Coffee Consumption Associated with Lower Risk of Hepatocellular Carcinoma
the Cancer Therapy Advisor take:
A significant relationship has been found between coffee consumption and a reduced risk of developing hepatocellular carcinoma (HCC), but not with intrahepatic cholangiocarcinoma (ICC), according to an article published online in the journal Cancer Epidemiology, Biomarkers & Prevention.
Participants in this study included 1,212,893 participants (HCC: n = 860, ICC: n = 260) from the Liver Cancer Pooling Project.
Results showed that increased coffee consumption was associated with a reduced risk of HCC (HR > 3 cups/day vs. non-drinker, 0.73; 95% CI: 0.53, 0.99; Ptrend cups/day < 0.0001). Women who consumed more than three cups of coffee per day had a significantly more reduced risk of HCC (54%) compared to men (HR, 0.46; 95% CI: 0.26, 0.81 compared to HR, 0.93; 95% CI: 0.63, 1.37, respectively; Pinteraction = 0.07).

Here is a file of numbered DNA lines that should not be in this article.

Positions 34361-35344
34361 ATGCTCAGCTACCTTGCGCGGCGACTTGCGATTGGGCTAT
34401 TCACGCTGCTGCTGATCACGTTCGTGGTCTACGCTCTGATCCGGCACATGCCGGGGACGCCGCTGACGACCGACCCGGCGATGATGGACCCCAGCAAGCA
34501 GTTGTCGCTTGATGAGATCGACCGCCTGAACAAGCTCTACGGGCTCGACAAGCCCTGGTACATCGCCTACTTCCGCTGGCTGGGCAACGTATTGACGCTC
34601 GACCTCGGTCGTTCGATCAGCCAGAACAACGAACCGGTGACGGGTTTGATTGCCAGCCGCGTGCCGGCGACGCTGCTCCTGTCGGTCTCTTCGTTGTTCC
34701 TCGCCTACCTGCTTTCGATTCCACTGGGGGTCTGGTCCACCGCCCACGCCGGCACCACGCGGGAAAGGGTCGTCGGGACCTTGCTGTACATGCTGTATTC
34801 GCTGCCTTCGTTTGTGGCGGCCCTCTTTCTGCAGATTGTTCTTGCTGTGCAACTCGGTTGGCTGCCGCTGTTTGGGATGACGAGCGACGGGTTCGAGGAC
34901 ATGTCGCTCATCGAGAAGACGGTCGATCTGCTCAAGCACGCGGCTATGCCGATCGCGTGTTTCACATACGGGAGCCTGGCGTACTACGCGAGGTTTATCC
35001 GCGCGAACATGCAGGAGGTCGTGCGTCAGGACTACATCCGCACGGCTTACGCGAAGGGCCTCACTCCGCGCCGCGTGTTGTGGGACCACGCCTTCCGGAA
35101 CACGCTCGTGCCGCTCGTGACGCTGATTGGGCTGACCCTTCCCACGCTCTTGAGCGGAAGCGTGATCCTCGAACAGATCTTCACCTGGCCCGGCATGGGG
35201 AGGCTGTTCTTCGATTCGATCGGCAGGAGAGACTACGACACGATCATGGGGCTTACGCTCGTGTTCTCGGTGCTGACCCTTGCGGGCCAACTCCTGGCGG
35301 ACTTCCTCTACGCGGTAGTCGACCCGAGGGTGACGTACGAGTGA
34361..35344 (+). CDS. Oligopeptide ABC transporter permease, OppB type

Caffeinated coffee (HR > 3 cups/day vs. non-drinker, 0.71; 95% CI: 0.50, 1.01) displayed a stronger association with decreased HCC risk than decaffeinated coffee (HR, 0.92; 95% CI: 0.55, 1.54).
The study suggests further evaluations be conducted on specific coffee compounds and mechanisms to better understand their association with reduced HCC risk.
A significant relationship has been found between coffee consumption and a reduced risk of developing HCC.
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